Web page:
Please share/retweet this post! Let us know that you’re participating in this study. We’d love to hear from you about your thoughts regarding Chapters 11 and 12  and about the commentary Deborah has provided. Your voice matters – participate in the dialogue and share your ideas! (Comment below) If you’ve chosen to blog about what you’ve read on your own site, link back and share your post with us here. Perhaps you have a burning question about something that you read in one of these chapters… we have a feature for that – Ask The Author! That’s right, Rae Pica will be available throughout this live study to answer your questions. #AskAuthor

What to read next: Chapter 17 In Defense of Authentic Learning and Chapter 18 Who Should Lead the Learning (10/26/15).

*If you’re a MN participant seeking training hours, please visit this link to access to requirements.

57 Responses to Sitting Still Does Not Equal Learning. Book Study Expert Commentary for Chapters 11 and 12 (Week 8)

  1. Nallely says:

    The movement is the reflection of our development and, at the same time, it constitutes the pieces that will build all the subsequent skills that the child will need, allowing the child to explore and experiment with their own body and physical space. The power of the movement in teaching is incredible. Freeing students from a passive learning posture, glued to chairs and looking forward all the time is able to connect them in a much more creative physical way with what they are learning. An easy-to-see example. Imagine a class where students sit and listen to the teacher while he explains, now imagine those same students trying to represent with their bodies scenes of how the Industrial Revolution occurred or putting themselves in the shoes of a literary character or representing themselves as something solid, liquid or gaseous to demonstrate the density of the molecules.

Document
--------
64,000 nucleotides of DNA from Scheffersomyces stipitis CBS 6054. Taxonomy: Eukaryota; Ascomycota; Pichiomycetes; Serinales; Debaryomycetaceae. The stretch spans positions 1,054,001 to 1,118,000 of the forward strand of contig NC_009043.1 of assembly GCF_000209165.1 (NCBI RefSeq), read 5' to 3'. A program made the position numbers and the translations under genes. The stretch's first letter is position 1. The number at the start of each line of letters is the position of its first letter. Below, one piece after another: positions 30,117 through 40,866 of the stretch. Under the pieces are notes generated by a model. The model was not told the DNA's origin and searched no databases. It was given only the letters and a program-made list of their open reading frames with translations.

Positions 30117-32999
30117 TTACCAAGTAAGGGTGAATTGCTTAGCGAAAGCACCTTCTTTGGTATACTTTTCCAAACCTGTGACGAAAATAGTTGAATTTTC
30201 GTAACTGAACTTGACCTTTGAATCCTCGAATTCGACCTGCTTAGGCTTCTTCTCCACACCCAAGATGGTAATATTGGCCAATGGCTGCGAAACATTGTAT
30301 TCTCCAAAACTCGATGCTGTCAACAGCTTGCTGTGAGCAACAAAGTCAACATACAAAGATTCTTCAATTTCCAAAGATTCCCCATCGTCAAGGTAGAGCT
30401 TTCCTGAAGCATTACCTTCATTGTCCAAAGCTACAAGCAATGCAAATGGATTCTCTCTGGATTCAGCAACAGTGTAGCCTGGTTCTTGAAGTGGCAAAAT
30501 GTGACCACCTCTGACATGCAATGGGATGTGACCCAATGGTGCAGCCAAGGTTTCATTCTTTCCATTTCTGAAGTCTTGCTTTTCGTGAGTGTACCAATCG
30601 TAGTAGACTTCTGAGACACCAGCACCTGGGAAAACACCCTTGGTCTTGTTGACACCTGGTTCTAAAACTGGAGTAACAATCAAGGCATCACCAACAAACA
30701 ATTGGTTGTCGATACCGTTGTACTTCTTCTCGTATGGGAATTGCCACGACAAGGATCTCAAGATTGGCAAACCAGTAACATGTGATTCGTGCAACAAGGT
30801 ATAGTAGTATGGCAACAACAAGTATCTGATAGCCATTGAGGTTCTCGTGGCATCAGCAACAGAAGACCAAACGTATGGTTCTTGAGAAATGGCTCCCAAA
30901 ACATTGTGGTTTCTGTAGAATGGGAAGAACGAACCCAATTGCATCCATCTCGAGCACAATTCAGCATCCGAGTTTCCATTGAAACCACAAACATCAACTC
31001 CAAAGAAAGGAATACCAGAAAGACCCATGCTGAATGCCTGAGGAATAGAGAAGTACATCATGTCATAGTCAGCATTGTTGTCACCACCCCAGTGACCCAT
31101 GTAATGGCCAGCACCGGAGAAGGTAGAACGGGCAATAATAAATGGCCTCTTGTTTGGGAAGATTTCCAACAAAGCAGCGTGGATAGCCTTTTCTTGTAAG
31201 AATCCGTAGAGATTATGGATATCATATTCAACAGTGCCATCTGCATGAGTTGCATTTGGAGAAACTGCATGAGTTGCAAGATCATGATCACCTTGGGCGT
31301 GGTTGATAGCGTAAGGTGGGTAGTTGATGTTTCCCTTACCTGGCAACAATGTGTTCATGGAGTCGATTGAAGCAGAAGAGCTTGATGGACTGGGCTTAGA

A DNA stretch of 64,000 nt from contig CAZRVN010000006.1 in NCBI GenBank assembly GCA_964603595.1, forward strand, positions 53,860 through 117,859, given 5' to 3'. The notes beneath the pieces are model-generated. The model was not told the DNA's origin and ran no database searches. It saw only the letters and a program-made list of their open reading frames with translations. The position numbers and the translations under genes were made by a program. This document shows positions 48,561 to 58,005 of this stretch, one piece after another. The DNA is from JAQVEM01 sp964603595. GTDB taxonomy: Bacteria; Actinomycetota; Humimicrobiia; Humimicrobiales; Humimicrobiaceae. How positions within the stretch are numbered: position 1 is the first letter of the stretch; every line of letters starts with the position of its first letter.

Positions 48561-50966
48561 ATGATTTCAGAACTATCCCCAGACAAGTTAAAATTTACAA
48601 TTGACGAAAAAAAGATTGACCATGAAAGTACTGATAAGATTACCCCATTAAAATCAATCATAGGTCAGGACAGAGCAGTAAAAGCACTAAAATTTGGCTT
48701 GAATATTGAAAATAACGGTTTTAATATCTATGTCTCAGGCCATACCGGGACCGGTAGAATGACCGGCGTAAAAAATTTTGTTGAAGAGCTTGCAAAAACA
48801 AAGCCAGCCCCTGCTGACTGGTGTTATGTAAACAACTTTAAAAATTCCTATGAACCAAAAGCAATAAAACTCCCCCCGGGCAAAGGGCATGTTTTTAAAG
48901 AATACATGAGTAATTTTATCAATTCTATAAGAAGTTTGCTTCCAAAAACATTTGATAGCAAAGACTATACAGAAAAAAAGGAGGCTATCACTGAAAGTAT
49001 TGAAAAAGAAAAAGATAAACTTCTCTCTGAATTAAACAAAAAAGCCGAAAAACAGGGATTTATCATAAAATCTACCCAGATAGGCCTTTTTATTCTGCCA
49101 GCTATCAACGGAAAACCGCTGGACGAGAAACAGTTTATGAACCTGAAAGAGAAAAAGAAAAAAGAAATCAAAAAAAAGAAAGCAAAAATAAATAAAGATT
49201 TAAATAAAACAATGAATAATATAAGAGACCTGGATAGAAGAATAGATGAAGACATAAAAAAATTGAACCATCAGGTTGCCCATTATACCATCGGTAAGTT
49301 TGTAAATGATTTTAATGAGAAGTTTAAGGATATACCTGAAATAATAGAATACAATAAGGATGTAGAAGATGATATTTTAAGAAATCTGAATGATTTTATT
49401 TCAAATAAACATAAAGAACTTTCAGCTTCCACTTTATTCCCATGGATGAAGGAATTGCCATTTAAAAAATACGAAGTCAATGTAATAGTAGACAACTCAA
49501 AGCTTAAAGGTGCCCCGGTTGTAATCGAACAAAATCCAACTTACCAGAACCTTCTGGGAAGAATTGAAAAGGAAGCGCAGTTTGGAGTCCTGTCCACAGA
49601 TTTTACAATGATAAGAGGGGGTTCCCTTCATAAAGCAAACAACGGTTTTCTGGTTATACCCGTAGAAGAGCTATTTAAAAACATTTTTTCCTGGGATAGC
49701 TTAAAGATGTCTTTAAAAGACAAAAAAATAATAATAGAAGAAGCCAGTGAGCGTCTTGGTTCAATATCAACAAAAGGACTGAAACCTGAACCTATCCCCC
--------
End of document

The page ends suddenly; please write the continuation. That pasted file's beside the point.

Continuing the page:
This type of learning could be applied to all subjects. It would create a much richer environment by building memories connected to time, space, emotions and the senses.
    The open spaces in which to run and use all the muscles of the body jumping, climbing, climbing and lowering, are healthy spaces. They favor the use of all the senses and avoid that all the attention is focused on a point as it happens when they are watching TV.

    In nature, each child decides what to do according to their tastes and by testing their own limits.

  2. Liz says:

    How wonderfully stated that by Rae Pica “Movement is the young child’s preferred mode of learning”. During those times of movement so many skills are also being developed that we do not always see. It is important to remember to think outside of what we see and allow children to learn in ways that work for them.